Thursday, February 9, 2012

Foreclosure Fraud Settlement Demonstrates the Power of Capital Relative to the State

Let's say I hire an armed gang to expel you from your house.  My gang removes all of your belongings, changes the locks, and warns you that you'd better not try to come back.  I then sell your house to someone else. 

You might have called the police, but the armed gang I hired actually are the police.  You might have gone to court to stop me, but the court is on my side, because I deliberately mislead the courts.

Now let's say I did the same thing thousands and thousands of times to other people as well.

And you can prove it.

I'd be in pretty big trouble, wouldn't I?  And you'd be entitled to a pretty substantial damages award, wouldn't you?

Not if I'm Bank of America or Wells Fargo.  Then, I simply negotiate from my position of incredible strength, relative to both the state and the individual, and move on.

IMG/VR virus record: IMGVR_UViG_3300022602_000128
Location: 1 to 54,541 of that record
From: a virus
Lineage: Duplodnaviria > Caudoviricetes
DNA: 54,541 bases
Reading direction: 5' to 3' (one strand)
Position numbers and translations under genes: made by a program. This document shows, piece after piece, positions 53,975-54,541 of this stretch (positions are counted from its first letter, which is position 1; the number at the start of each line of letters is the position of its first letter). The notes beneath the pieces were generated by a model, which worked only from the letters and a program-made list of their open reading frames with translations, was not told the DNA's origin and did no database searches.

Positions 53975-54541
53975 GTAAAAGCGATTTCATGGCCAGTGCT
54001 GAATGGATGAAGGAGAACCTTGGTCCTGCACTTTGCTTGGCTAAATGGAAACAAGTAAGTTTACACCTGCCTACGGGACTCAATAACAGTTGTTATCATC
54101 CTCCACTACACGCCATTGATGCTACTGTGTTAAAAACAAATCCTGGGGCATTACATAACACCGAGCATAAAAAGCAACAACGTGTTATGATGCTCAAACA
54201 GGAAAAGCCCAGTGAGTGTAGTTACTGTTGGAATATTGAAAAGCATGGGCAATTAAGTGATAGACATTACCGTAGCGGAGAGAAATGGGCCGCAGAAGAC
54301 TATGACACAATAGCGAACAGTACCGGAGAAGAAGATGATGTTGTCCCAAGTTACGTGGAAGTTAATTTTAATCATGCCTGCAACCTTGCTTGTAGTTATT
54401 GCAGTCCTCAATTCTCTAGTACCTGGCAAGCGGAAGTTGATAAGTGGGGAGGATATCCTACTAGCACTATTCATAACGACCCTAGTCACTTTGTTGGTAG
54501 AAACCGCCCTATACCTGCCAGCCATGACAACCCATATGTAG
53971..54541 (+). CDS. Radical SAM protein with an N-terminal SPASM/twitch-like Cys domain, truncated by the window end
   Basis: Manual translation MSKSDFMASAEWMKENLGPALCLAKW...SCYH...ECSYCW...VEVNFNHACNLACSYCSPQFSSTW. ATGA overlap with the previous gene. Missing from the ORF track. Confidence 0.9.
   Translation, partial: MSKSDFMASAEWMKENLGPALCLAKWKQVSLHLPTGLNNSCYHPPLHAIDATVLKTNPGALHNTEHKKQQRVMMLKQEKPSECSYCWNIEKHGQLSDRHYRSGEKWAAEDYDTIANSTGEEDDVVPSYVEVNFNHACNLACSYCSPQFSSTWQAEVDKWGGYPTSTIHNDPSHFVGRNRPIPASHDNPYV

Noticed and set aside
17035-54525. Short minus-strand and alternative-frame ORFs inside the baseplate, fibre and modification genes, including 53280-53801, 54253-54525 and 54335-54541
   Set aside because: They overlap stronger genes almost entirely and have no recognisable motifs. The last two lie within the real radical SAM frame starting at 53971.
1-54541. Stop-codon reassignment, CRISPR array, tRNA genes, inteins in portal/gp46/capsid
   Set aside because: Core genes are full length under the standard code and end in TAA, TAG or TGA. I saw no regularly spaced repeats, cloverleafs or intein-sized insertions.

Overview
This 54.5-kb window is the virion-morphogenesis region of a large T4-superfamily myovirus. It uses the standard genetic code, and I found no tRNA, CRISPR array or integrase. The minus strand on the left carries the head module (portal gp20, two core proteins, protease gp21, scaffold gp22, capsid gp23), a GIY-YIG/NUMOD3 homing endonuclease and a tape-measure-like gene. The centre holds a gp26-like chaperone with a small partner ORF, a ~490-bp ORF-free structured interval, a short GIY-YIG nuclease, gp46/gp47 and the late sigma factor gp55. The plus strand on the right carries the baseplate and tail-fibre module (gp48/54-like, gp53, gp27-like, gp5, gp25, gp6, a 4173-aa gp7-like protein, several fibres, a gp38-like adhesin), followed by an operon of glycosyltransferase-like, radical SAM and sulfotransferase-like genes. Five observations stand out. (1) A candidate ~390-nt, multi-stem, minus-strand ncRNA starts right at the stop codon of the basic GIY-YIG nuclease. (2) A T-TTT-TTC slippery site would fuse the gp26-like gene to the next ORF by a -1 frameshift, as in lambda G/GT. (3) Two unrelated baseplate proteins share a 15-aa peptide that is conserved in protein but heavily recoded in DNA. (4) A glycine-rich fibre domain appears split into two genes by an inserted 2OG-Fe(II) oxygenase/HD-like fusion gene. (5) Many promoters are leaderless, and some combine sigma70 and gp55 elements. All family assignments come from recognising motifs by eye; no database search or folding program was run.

$1500 to $2000 per home.  That's what people who were wrongfully driven from their homes at gunpoint get under the settlement agreement.  I suppose it will go to the estates of the ones who committed suicide. 




As Yves Smith points out over at Naked Capitalism, $1500-2000 is less than the legal expenses banks incur when a foreclosure is challenged.  It's less than title insurance on homes worth over $200K.

Do you remember that scene in a Tale of Two Cities, when the rich man's carriage, speeding through the marketplace, runs down and kills a young boy?  He throws a coin out the window of the carriage and moves on.  That's the settlement agreement.

And the saddest thing is that it makes no sense to be angry with the attorneys general for reaching this agreement.  Given the power differential, they did the best they could.

At least they didn't negotiate away civil suits by private parties -- although they will be much harder to bring, because states will be closing their civil investigations.

Mark A. Edwards

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